Did police canvass the area to determine if Sheppard had been involved in other altercations with motorists? Remember, most of the evidence Peck cited came from the defence's investigation.

The police certainly had an obligation to show that a former politician was not getting any special treatment But how thorough was the investigation?

Finally, the most disturbing question of all: What would have happened if a person of ordinary means without the sophistication of a former attorney general had been caught up in an incident like this and why was a very troubled Darcy Allan Sheppard not receiving mental health care?

There are questions we all should be thinking about.


  1. Have you seen the video of Bryant's apparent stalling of the engine, then ramming into Sheppard in first gear? (What cyclists believe was the true first aggression - Bryant's - that sent Sheppard into a rage.)

    What is most disturbing about the dropping of the charges is that there are other glaring errors in Mr. Pecks reasoning:

    1) One can clearly see in the video that Mr. Bryant's car is stopped when Mr. Sheppard pulls in front of him; Mr. Peck says Bryant had to "hit the brakes" causing the car to stall.

    2) Mr. Bryant claims to have then panicked and thrown the clutch again and shoved Sheppard some 30 feet and to the ground. Peck claims the car remained in first gear the whole time; Yet we see clearly in the video that the reverse lights come on, the car backs up with absolutely no clutch problem, Bryant attempts to flee the scene, and Mr. Sheppard grabs onto the car in an attempt to keep him at the scene (bike couriers know to try to grab the keys - Saab ignitions are between the two seats not on the steering column). Toronto Star claims - according to Bryant and his wife - at the point Mr. Sheppard said: "You're not going to get away that easy."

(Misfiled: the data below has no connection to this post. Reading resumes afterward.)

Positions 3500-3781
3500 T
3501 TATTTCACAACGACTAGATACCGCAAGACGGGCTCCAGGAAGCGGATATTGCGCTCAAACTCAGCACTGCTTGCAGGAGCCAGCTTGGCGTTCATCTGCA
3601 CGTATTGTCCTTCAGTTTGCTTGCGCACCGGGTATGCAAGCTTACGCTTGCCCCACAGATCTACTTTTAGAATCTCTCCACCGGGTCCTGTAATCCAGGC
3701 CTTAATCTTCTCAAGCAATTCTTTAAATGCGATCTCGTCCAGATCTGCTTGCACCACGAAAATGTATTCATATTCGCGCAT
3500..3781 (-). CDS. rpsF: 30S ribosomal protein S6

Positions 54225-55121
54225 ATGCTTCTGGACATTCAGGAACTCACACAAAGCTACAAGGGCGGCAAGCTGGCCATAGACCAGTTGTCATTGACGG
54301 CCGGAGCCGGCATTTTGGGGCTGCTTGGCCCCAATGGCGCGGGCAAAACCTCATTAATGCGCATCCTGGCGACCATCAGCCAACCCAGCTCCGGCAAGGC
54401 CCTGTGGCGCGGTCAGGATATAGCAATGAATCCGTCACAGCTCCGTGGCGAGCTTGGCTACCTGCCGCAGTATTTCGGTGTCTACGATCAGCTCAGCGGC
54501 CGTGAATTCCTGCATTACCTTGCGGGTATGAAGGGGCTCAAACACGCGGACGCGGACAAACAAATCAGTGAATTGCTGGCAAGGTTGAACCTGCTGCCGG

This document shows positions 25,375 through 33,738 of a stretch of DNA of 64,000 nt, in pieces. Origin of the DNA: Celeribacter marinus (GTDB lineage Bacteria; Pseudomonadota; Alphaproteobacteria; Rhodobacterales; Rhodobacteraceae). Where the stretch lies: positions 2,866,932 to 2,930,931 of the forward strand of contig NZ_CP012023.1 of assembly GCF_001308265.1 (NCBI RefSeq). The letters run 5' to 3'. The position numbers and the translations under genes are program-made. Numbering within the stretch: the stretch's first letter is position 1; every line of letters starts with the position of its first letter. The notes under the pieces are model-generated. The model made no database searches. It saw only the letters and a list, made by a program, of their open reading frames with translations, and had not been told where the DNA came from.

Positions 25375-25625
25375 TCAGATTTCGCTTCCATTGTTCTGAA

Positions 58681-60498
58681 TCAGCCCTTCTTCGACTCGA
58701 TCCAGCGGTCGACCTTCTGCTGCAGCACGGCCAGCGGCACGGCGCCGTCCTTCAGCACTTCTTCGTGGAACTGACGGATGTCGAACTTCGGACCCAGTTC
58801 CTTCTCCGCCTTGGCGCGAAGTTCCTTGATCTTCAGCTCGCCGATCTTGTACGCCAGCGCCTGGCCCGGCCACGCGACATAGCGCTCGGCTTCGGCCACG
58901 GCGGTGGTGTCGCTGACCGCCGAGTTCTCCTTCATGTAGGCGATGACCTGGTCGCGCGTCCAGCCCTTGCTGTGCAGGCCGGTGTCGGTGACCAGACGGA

3) Mr. Peck's report claims Mr. Sheppard had harassed other motorists in the weeks leading up to his murder, yet more than half of the claims think it "may have been him", and none of the claims (including a 65 year old woman) claim they felt their life was in danger.

    4) Last but certainly not least, Mr. Peck is obviously on Bryant's side in misleading the public when he reports the car traveled "at an average speed of 34 kilometres per hour". This is an odd way to say that the top speed of the car hit 68 kms/hr (as most witnesses claimed yet were dismissed).

    Judge for yourself, video: http://bit.ly/XsOwY

    If someone "mistakenly" ran you down for 30 feet, and tried to leave the scene because you "got up so quickly - and did not look hurt"? Wouldn't you try to grab the keys and have the careless driver charged?

  2. Here's what they are saying in the UK, in The Guardian:


  3. Link to the executive summary of Richard Peck's brief explaining why he dropped the charges against Byrant:


    It's laughable. He basically took Bryant at his word even though Bryant's account of the event defies logic, witness statements and videos that are posted on youtube.

    For a rational discussion of the case: